• Objectives:

    While there are many ways to construct views, the goal is to analyze a set of reproducible experiments.
  • Results:

    The authors plot the INCE between the learned views and the corresponding linear evaluation performance.
  • One color space learned from RGB happens to touch the sweet spot, but in general the INCE between views is overly decreased.
  • Replacing the widely-used linear projection head [73, 65, 26] with a 2-layer MLP [8] increases the accuracy to 67.3%
  • When using this nonlinear projection head, the authors found a larger temperature is bene cial for downstream linear readout.
  • All these numbers are obtained with 100 epochs of pre-training.
  • Compared to SimCLR requiring 128 TPUs for large batch training, the model can be trained with as less as 4 GPUs on a single machine
  • Conclusion:

    The authors have proposed an InfoMin principle and a view synthesis framework for constructing e ective views for contrastive representation learning.
  • Viewing data augmentation as information minimization, the authors achieved a new state-of-the-art result on the ImageNet linear readout benchmark with a ResNet-50
Tables
  • Table1: We study how mutual information shared by views I(v1; v2) would a ect the representation quality. We evaluate the learned representation on three downstream tasks: digit classi cation, background (STL-10) classi cation, and digit localization
  • Table2: Comparison of di erent view generators by measuring STL-10 classi cation accuracy: supervised, unsupervised, and semi-supervised
  • Table3: Switching to larger backbones with views learned by the semi-supervised method
  • Table4: Single-crop ImageNet accuracies (%) of linear classi ers [<a class="ref-link" id="c77" href="#r77">77</a>] trained on representations learned with di erent contrastive methods using ResNet-50 [<a class="ref-link" id="c28" href="#r28">28</a>]. InfoMin Aug. refers to data augmentation using RandomResizedCrop, Color Ji ering, Gaussian Blur, RandAugment, Color Dropping, and a JigSaw branch as in PIRL [<a class="ref-link" id="c46" href="#r46">46</a>]. * indicates spli ing the network into two halves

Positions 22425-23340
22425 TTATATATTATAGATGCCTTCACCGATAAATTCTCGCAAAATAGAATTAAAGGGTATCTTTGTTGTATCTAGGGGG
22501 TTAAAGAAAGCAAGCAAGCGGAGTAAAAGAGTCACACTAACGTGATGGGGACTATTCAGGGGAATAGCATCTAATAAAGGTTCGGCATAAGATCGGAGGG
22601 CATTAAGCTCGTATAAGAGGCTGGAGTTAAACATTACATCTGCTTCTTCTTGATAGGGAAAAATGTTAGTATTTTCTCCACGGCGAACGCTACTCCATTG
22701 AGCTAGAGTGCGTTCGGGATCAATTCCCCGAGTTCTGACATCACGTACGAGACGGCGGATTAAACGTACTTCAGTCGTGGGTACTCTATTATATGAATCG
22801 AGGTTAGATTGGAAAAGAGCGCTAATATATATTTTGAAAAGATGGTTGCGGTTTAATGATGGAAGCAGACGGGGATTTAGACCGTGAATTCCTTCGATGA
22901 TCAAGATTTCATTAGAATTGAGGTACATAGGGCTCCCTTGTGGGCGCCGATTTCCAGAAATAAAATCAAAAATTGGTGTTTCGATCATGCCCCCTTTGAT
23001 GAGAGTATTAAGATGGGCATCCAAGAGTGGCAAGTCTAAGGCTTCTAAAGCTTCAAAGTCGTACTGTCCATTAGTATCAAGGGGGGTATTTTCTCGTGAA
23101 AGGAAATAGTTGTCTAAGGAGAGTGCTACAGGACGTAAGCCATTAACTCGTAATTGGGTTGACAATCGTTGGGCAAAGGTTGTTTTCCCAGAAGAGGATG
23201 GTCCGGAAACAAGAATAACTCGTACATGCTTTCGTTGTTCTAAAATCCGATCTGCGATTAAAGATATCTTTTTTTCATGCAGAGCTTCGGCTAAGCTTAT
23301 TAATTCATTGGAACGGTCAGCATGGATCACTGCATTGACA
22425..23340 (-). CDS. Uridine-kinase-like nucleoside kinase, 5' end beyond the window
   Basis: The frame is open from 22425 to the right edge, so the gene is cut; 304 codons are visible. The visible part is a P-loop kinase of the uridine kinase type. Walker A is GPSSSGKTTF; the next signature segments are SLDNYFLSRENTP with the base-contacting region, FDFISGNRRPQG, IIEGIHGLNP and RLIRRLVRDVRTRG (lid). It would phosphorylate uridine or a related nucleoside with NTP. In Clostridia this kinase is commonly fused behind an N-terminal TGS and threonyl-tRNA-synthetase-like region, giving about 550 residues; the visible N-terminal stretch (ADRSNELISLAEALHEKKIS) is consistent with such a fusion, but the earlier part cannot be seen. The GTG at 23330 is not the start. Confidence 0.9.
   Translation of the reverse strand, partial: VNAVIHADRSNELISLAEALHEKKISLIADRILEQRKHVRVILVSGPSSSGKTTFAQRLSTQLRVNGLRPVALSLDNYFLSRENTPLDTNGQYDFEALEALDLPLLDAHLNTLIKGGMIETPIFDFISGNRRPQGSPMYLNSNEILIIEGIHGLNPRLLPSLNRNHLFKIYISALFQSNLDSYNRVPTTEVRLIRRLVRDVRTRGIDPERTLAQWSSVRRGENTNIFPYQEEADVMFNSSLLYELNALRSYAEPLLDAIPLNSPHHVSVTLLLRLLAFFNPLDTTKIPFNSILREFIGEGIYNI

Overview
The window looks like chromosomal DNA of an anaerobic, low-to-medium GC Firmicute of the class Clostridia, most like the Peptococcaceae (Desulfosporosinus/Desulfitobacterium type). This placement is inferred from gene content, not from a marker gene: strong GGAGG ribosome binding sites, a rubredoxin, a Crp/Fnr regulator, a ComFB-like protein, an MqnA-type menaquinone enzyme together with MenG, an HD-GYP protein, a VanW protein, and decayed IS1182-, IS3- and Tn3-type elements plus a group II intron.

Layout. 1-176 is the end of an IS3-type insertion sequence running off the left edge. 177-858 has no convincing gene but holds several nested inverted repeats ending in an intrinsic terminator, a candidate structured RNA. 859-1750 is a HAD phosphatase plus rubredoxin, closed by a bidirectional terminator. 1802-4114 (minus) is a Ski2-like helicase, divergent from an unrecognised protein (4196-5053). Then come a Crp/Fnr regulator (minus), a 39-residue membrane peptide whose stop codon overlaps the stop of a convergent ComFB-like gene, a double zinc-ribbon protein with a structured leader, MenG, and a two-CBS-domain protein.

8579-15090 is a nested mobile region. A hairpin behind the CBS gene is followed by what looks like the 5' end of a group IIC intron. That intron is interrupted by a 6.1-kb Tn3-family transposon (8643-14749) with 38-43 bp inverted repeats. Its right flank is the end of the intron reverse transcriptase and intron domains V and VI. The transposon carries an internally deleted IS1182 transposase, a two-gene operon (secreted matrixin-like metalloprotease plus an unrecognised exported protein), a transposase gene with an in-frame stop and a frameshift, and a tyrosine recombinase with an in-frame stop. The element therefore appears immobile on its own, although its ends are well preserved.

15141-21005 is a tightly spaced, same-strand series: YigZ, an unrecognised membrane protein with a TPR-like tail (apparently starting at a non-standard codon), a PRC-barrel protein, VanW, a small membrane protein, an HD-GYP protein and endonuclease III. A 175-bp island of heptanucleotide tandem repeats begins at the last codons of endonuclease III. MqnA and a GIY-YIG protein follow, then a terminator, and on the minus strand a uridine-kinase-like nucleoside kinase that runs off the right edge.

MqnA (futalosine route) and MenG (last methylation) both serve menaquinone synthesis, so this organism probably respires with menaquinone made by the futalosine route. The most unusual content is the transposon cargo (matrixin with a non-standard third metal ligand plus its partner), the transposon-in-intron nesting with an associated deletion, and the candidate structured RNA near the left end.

• Table5: Results of object detection and instance segmentation ne-tuned on COCO. We adopt Mask R-CNN R50-FPN, and report the bounding box AP and mask AP on val2017. In the brackets are the gaps to the ImageNet supervised pre-training counterpart. For fair comparison, InstDis [<a class="ref-link" id="c73" href="#r73">73</a>], PIRL [<a class="ref-link" id="c46" href="#r46">46</a>], MoCo [<a class="ref-link" id="c26" href="#r26">26</a>], and InfoMin are all pre-trained for 200 epochs
  • Table6: Pascal VOC object detection. All contrastive models are pretrained for 200 epochs on ImageNet for fair comparison. We use Faster R-CNN R50-C4 architecture for object detection. APs are reported using the average of 5 runs. * we use numbers from [<a class="ref-link" id="c26" href="#r26">26</a>] since the se ing is exactly the same
  • Table7: COCO object detection and instance segmentation. R50-C4. In the brackets are the gaps to the ImageNet supervised pre-training counterpart. In green are gaps of ≥ 0.5 point. * numbers are from [<a class="ref-link" id="c26" href="#r26">26</a>] since we use exactly the same ne-tuning se ing
  • Table8: COCO object detection and instance segmentation. R50-FPN. In the brackets are the gaps to the ImageNet supervised pre-training counterpart. In green are gaps of ≥ 0.5 point
  • Table9: COCO object detection and instance segmentation. R101-C4. In the brackets are the gaps to the ImageNet supervised pre-training counterpart
  • Table10: COCO object detection and instance segmentation. R101-FPN. In the brackets are the gaps to the ImageNet supervised pre-training counterpart
  • Table11: COCO object detection and instance segmentation. Cascade R101-FPN. In the brackets are the gaps to the ImageNet supervised pre-training counterpart